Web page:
The developmental aspect of drug transport across the blood-brain barrier (BBB) was investigated. Microdialysis was used to study unbound morphine BBB transport at different ages in sheep. An in vitro study was performed to find differentially expressed genes in brain capillary-rich fractions of the brain in rats of different ages. Microdialysis and brain-to-plasma ratios were used to study the contribution of breast cancer resistance protein (Bcrp) to the transport of nitrofurantoin (NTF) across the BBB of rats during development as well as in adult rats and mice.

A method of analysing morphine and its metabolites in plasma and microdialysis samples was developed and validated. The in vivo recovery of deuterated morphine, used as a calibrator in microdialysis experiments, was not affected by the presence of morphine in the tissue. A net influx of morphine was observed in premature lambs and adult sheep, in contrast to the efflux seen in other species. This influx decreased with age, indicating that the morphine transport across the BBB changes with age. In contrast, the transport of the morphine metabolite morphine-3-glucuronide (M3G) did not change with age. Microarray data indicated that several active transporters are differentially expressed with age. Moreover, the mRNA expression levels of Abcg2 (Bcrp) and Slc22a8 (organic anion transporter 3) changed with age when quantified using real-time polymerase chain reaction. In contrast, the expression of Abcb1 (P-glycoprotein) and occludin (a tight junction protein) did not change with age. In rats, the brain distribution of NTF decreased with age due to increased protein binding in plasma. The concentration ratio of unbound NTF across the BBB was low in the adult rat, due to intra-brain metabolism and/or efflux by other transporters. Bcrp did not appear to have a significant contribution in the developing rat or in knock-out mice compared to wild-type controls with regard to NTF BBB transport.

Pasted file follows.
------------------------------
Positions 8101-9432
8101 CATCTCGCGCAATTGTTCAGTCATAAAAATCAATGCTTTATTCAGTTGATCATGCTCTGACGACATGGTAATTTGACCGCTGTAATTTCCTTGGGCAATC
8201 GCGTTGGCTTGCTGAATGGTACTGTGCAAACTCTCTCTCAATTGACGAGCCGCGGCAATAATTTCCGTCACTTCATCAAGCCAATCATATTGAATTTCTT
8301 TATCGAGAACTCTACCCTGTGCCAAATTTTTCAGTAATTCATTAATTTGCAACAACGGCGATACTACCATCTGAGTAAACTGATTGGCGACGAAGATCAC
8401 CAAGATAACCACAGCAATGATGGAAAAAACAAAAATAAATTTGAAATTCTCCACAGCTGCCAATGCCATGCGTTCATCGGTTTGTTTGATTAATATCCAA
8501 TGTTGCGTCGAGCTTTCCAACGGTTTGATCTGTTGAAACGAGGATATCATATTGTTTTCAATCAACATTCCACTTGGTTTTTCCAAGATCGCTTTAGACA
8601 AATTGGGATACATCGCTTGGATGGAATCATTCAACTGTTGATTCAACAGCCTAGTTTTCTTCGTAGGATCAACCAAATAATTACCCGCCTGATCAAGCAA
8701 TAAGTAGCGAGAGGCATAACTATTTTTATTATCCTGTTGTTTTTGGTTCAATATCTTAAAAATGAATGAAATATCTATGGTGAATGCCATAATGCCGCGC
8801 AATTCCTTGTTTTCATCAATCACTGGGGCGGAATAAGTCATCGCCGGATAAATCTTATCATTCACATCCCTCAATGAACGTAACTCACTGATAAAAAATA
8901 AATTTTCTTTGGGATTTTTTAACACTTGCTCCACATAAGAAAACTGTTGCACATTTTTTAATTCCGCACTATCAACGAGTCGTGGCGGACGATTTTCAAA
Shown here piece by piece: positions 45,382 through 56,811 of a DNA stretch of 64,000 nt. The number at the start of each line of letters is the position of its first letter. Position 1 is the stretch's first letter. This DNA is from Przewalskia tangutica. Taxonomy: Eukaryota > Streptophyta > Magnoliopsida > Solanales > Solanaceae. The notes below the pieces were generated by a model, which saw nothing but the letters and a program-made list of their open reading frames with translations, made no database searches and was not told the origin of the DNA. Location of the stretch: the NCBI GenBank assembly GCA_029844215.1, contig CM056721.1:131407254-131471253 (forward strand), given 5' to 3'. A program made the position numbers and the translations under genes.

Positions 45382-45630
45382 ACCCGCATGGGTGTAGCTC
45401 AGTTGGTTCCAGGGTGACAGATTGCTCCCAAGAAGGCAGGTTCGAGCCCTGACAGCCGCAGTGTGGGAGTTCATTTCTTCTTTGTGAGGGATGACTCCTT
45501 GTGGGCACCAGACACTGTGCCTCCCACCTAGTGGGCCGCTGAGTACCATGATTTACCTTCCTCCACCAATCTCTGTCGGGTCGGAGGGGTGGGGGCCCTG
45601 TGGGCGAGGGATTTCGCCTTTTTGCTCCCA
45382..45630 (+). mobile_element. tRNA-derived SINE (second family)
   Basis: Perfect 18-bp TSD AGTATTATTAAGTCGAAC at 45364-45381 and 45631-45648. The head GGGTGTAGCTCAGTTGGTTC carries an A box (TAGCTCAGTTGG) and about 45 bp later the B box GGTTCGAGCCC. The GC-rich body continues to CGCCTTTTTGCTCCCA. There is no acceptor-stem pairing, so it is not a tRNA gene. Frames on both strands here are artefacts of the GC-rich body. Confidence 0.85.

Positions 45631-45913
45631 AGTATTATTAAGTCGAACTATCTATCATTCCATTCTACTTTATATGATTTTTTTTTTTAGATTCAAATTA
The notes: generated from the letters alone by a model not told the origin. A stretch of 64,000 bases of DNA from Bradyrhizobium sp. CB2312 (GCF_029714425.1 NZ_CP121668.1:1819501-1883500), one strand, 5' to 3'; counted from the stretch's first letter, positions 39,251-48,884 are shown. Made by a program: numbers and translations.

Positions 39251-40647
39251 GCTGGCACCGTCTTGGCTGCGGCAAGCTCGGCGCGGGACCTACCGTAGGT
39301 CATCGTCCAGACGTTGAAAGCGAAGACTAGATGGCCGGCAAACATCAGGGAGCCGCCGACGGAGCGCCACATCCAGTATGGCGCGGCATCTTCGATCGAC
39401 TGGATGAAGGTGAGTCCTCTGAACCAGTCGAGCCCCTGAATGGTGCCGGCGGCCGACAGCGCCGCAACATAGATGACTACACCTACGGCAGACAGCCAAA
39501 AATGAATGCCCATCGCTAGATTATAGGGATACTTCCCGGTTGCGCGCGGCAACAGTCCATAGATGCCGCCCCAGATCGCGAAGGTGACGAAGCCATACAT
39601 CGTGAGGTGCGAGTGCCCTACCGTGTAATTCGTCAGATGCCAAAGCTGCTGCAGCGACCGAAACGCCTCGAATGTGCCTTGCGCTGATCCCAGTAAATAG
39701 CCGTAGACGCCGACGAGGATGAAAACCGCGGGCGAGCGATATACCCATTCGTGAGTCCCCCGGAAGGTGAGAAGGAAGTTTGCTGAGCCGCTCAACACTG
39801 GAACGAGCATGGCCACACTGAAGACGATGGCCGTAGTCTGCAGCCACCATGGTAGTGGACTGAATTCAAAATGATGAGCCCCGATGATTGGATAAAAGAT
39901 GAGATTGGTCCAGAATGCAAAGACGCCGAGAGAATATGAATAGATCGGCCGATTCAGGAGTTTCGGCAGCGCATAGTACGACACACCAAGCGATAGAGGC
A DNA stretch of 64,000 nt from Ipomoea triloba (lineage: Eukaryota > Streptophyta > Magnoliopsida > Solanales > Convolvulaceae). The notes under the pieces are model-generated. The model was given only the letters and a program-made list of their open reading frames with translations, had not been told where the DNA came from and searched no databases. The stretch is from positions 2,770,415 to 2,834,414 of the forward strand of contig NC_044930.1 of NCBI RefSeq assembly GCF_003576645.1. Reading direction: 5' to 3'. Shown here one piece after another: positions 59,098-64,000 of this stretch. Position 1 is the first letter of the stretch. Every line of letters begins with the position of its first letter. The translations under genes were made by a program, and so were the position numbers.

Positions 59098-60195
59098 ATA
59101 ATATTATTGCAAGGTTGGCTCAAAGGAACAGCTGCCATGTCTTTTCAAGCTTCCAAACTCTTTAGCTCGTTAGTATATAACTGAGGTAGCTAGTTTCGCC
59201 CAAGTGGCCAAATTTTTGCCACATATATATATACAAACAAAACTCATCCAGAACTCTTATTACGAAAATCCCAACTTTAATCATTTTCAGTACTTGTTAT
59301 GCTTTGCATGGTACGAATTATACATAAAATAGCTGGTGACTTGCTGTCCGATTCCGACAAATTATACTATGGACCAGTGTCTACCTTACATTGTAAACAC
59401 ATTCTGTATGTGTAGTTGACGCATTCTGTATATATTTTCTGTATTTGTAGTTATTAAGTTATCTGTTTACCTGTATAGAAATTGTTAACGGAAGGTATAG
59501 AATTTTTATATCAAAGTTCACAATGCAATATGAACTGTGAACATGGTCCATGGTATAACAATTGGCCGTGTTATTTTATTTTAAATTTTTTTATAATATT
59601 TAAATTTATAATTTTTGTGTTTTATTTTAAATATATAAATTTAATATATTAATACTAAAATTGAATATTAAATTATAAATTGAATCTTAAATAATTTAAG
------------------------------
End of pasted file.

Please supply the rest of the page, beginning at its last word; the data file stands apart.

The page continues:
In conclusion, in vitro studies showed that the expression levels of some genes changed with age, presumably affecting subsequent drug distribution to the brain. Further, in vivo studies showed that distribution across the BBB changed with age for morphine but not for M3G or NTF.

Place, publisher, year, edition, pages
Uppsala: Acta Universitatis Upsaliensis, 2009. 60 p.
Digital Comprehensive Summaries of Uppsala Dissertations from the Faculty of Pharmacy, ISSN 1651-6192 ; 110
Blood-brain barrier, development, active transport, tight junction proteins, microdialysis, recovery, morphine, nitrofurantoin, Bcrp, microarray, real-time PCR, in vitro, in vivo, LC-MS/MS
National Category
Pharmaceutical Sciences
Research subject
Pharmacokinetics and Drug Therapy
urn:nbn:se:uu:diva-108374 (URN)978-91-554-7627-4 (ISBN)
Public defence
2009-11-26, B42, Biomedicinskt Centrum, Husargatan 3, Uppsala, 09:15 (English)
Available from: 2009-11-04 Created: 2009-09-17 Last updated: 2011-05-11Bibliographically approved

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Bengtsson, JörgenHellström-Westas, LenaHammarlund-Udenaes, Margareta